I was recently asked to write something for a "memory book" for my kindergarten teacher, who has terminal cancer. Someone asked if I still remembered my kindergarten teacher--of course! Okay, it probably helps that I grew up in a small town, where many of my teachers were friends of my parents and parents of my friends, but I'm sure I would remember her, regardless. Who could forget kindergarten?
Back in the dark ages, when I was a child, kindergarten had yet to be mandated as part of the public schools, so the one I attended was private. There were no pre-schools at that time in that small town, so kindergarten was our first exposure to organized learning. (There were day-cares, of course, but the focus there was generally on social activities. Lots of playing outside--remember that? Children played OUTside? On rickety metal swingsets and asphalt playgrounds? And lived to tell the tale?) Purdy's Kindergarten was in the lower level of Mrs. Purdy's house, and playtime was often outside there, as well. No asphalt, though--no, we played in the big backyard, which if I remember correctly was not even FENCED IN (gasp!), and had great fun running and hiding and swinging in the thicket of grapevines. We also learned rudimentary language and mathematic skills, of course, and the other children were so impressed that I could already write "real words." Hee. (My mother was a reading teacher and a pianist--I got a nice headstart on reading both words and musical notation. Thanks, Mom.)
I was an excruciatingly shy child. Excruciatingly. While I was quite a chatterbox at home, in public, with strangers...well, no one could have been blamed for thinking me a mute. I refused to even answer the roll call. I'm not sure exactly what I thought would happen if I dared to verbalize a response in front of the other children, but whatever my childish reasoning, refuse I did. Said refusal did, however, set the stage for perhaps the most gallant act of chivalry ever performed on my behalf. Across the table from me sat the most fascinating person I'd ever seen--a young boy with a Dennis the Menace-esque shock of bright orange hair and freckles ALL OVER HIS FACE. John Robert. (Not John, or Johnny, or Johnny-Bob. John Robert.) I was enthralled. I stared at him whenever I thought he wasn't looking. Eventually he noticed, and stared back, and before you know it, we were deep in puppy love. We held hands and played together outside, and then one day he performed the ultimate act of love. When Mrs. Purdy called my name (and I, as usual, refused to answer), he ducked his head to the side and squeaked "Here." Mrs. Purdy was no fool, and figured out instantly what he'd done, and he got scolded. Yes, my brave young fellow put himself on the line for me, all right. (Where are all the gallant older fellows willing to put themselves at such risk for their lady fair? Sigh. Sadly, we ended up going to different elementary schools the next year, and the love affair was over. Oh, what might have been. Hee.)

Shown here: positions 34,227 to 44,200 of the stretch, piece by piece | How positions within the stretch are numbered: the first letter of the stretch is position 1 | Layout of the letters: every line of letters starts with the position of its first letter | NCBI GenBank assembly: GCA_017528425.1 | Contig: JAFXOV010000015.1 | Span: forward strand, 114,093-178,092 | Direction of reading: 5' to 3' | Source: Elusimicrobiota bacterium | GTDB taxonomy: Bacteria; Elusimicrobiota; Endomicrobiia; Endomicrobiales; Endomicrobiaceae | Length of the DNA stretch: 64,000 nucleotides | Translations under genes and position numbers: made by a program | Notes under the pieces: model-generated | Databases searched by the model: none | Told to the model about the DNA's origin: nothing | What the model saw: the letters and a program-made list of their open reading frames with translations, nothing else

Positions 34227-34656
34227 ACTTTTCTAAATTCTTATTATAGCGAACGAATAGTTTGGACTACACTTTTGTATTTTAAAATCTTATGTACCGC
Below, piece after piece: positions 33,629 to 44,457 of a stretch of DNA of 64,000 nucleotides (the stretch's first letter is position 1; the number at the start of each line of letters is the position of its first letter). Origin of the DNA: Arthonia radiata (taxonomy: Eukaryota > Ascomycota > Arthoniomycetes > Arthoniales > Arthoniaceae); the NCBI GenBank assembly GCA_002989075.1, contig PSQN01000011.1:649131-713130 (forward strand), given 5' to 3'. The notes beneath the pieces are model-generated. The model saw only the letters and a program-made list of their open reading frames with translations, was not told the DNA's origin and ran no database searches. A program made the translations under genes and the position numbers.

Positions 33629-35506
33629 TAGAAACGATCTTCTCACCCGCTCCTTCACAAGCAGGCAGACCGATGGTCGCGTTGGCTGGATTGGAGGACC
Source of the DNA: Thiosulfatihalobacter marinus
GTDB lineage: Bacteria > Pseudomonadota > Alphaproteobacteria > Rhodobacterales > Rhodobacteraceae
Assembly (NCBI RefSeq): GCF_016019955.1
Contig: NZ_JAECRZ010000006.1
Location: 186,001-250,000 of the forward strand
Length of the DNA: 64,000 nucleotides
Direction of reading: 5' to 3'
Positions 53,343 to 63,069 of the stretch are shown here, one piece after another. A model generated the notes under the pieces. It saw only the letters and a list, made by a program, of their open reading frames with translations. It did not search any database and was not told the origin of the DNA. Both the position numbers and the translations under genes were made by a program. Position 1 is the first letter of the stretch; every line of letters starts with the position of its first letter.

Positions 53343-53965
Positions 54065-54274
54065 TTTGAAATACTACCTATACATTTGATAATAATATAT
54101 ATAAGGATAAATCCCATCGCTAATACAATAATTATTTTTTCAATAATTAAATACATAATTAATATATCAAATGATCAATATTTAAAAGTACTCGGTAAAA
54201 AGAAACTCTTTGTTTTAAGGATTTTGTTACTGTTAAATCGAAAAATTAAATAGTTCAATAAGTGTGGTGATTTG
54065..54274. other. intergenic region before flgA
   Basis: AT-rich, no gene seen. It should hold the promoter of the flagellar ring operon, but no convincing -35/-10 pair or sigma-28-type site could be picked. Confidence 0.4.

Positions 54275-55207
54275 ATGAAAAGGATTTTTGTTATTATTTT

Well my shyness persisted, of course...things like that don't resolve overnight, but Mrs. Purdy never pushed me, and eventually I began to come out of my shell. Oh, not enough to lead the class in the Pledge of Allegiance--are you crazy? I don't need a little flag sticker beside my name THAT badly!--but it got better. She arranged playdates for me with some of the other shy little girls, and eventually I was a functioning member of kindergarten society.
So yeah, I remember my kindergarten teacher. My parents have kept her posted through the years about my singing and acting achievements, about which she was thrilled. (My mother still delights in telling my friends the story of how I was afraid to speak out loud. She particularly likes to tell the story after she sees me onstage in some especially outrageous role. "Remember how you used to be afraid to answer the roll in kindergarten? Look at you now!") We're going to do a performance of the play I'm currently working on (the one that's travelling to Louisiana next month for competition) in my hometown, and my mother was very much hoping Mrs. Purdy would be well enough to come. Sadly, that won't be the case.
I hope her family got lots of remembrances from her decades of young pupils. I hope she's enjoyed reading them, and knowing that she had a positive influence on our lives. Thanks to her, to paraphrase an old Gospel hymn, "When the roll is called up yonder, I'll be...able to say HERE!"